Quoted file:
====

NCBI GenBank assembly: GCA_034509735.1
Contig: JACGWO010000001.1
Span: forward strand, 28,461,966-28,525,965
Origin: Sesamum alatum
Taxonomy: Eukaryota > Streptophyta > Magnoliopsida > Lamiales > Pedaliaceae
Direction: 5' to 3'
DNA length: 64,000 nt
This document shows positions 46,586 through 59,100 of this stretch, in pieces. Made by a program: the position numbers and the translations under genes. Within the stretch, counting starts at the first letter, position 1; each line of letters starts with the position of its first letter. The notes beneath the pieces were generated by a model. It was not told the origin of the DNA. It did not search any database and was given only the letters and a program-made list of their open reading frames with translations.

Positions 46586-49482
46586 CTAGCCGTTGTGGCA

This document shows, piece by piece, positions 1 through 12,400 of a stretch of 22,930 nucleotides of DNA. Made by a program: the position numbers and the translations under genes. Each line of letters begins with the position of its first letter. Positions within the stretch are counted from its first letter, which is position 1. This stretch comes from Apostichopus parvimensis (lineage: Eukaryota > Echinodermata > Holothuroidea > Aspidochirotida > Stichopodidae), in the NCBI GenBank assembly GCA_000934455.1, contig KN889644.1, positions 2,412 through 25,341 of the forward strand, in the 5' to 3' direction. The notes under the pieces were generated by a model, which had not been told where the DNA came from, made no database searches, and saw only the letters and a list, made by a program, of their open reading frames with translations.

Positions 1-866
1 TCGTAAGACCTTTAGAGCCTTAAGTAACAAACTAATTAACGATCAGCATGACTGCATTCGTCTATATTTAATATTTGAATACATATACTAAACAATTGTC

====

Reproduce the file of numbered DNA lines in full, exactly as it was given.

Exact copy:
NCBI GenBank assembly: GCA_034509735.1
Contig: JACGWO010000001.1
Span: forward strand, 28,461,966-28,525,965
Origin: Sesamum alatum
Taxonomy: Eukaryota > Streptophyta > Magnoliopsida > Lamiales > Pedaliaceae
Direction: 5' to 3'
DNA length: 64,000 nt
This document shows positions 46,586 through 59,100 of this stretch, in pieces. Made by a program: the position numbers and the translations under genes. Within the stretch, counting starts at the first letter, position 1; each line of letters starts with the position of its first letter. The notes beneath the pieces were generated by a model. It was not told the origin of the DNA. It did not search any database and was given only the letters and a program-made list of their open reading frames with translations.

Positions 46586-49482
46586 CTAGCCGTTGTGGCA

This document shows, piece by piece, positions 1 through 12,400 of a stretch of 22,930 nucleotides of DNA. Made by a program: the position numbers and the translations under genes. Each line of letters begins with the position of its first letter. Positions within the stretch are counted from its first letter, which is position 1. This stretch comes from Apostichopus parvimensis (lineage: Eukaryota > Echinodermata > Holothuroidea > Aspidochirotida > Stichopodidae), in the NCBI GenBank assembly GCA_000934455.1, contig KN889644.1, positions 2,412 through 25,341 of the forward strand, in the 5' to 3' direction. The notes under the pieces were generated by a model, which had not been told where the DNA came from, made no database searches, and saw only the letters and a list, made by a program, of their open reading frames with translations.

Positions 1-866
1 TCGTAAGACCTTTAGAGCCTTAAGTAACAAACTAATTAACGATCAGCATGACTGCATTCGTCTATATTTAATATTTGAATACATATACTAAACAATTGTC